Sunday, 29 March 2009

London Marathon - piece of cake?

Distance: 18.32 miles
Time: 3h00m02s
Mile 1 - 10m07s
Mile 2 - 10m24s
Mile 3 - 10m19s
Mile 4 - 10m05s
Mile 5 - 9m46s
Mile 6 - 9m58s
Mile 7 - 9m47s
Mile 8 - 9m44s
Mile 9 - 9m43s
Mile 10 - 9m47s
Mile 11 - 9m52s
Mile 12 - 9m54s
Mile 13 - 9m55s
Mile 14 - 9m40s
Mile 15 - 9m42s
Mile 16 - 9m40s
Mile 17 - 9m18s
Mile 18 - 9m00s
0.32m - 3m13s

It was not without a little trepidation that I set out for today's run. Last week 16 miles seemed tough, and it was. But psychologically 16 isn't much further than 13, and I knew I could do 13 comfortably having done that distance a few times before. But today's 18-miler just seemed daunting. I even woke up in the night, not worrying exactly, but still a big thought to think about in the early hours.

I decided to have a bit of a lay in this morning, not in a huge hurry to get up having lost an hour with the clocks going forward. Up at half nine, downstairs for ready brek and banana. Then a huge mug of green tea, and a very hot bath to warm up my legs. For a change today I also used my stepper to warm up a bit before my run. Something I usually skip, as I normally just run gently for a few hundred yards as I start out. So it was midday before I hit the road.

The sun is shining, the sky is blue, yet there are large clouds dotted around. Enough to shade me from the sun on and off for half the run. A gentle breeze, but nothing to worry about. Today's plan was 180 minutes "comfortable" (or so I thought, when I got back I found it should have been 180 minutes "slow". Oh well). I'm keen to avoid running too fast today, as I have such a long run to cover. I must keep it down to 10 minute miles. I succeeded on the first mile, and then slowed my pace a fraction. I decided I was quite happy to get round in a goodish time, I wasn't going to try to stick to 10-minute-miles.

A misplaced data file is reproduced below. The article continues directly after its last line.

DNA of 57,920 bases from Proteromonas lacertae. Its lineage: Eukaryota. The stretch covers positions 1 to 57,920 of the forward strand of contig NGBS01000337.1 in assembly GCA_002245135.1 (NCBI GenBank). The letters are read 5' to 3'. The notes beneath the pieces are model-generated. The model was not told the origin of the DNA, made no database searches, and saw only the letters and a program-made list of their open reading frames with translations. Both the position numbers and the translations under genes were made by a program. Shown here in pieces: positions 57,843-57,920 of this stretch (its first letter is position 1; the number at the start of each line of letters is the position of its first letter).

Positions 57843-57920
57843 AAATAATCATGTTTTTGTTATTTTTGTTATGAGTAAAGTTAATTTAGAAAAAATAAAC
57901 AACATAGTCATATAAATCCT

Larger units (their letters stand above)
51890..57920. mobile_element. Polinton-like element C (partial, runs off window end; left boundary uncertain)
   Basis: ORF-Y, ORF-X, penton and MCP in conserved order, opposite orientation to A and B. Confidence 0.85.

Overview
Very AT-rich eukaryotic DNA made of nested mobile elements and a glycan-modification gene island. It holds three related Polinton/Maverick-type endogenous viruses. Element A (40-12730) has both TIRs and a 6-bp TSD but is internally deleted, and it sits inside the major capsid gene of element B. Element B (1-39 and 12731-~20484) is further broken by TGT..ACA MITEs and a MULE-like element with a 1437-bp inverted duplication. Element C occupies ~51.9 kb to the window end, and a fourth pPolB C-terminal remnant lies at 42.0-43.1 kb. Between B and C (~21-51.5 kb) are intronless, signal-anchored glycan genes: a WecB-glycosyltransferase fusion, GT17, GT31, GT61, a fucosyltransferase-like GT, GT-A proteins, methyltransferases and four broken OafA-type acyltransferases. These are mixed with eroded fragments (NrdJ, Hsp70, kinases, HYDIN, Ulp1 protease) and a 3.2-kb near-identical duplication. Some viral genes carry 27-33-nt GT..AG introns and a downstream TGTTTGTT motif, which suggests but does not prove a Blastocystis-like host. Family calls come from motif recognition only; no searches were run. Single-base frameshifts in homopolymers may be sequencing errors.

2 miles in, and I'm feeling good. I've done a 9th of my run. That's 11% of it done already. Great! Only another 16 miles to go. Surprisingly this little pep talk worked, and I wasn't daunted by the fact that I still had 89% of my run to do, or that 16 miles is still a long way. At the end of mile 3, it's better still. I've done a 6th now. Only 5 more lots of 3 miles to go. And this is how it felt for pretty much every mile. I assumed at some point it would get difficult, and the fact that I still had hours left to run would get to me, but it didn't.

At 5 miles I take my first gel. The sun is warm, the birds are tweeting. It's a good day for a run. Mile 6 down, I've run for an hour (just over). 2 more hours to go. Is that too much? No, I'm still feeling good. Before I know it I've finished mile 8. Only 10 more to go! How weird is that? "Only 10 more" miles!! I wonder how many other London Marathon runners are out right now? I wonder how the friends I've met online who are training are doing in their runs. There must be 1000s of us out running today. What a contrast it will be to today's run, where I'm out alone in the countryside with no one for miles around.

Mile 9 and I whoop out loud. "Half way!!!" But now I've turned North out of Hanney. I know it will be windy here, it always is. And sure enough there's a breeze in my face. This is the start of a 3 mile stretch to Southmoor, and I'm going to have the wind against me for the next half hour. It's not strong though, and I forget about it soon enough. I glance down at my Garmin wondering where mile 10 will come. Oh look, a 10th of a mile ago, I missed its little bleep. Time for another gel.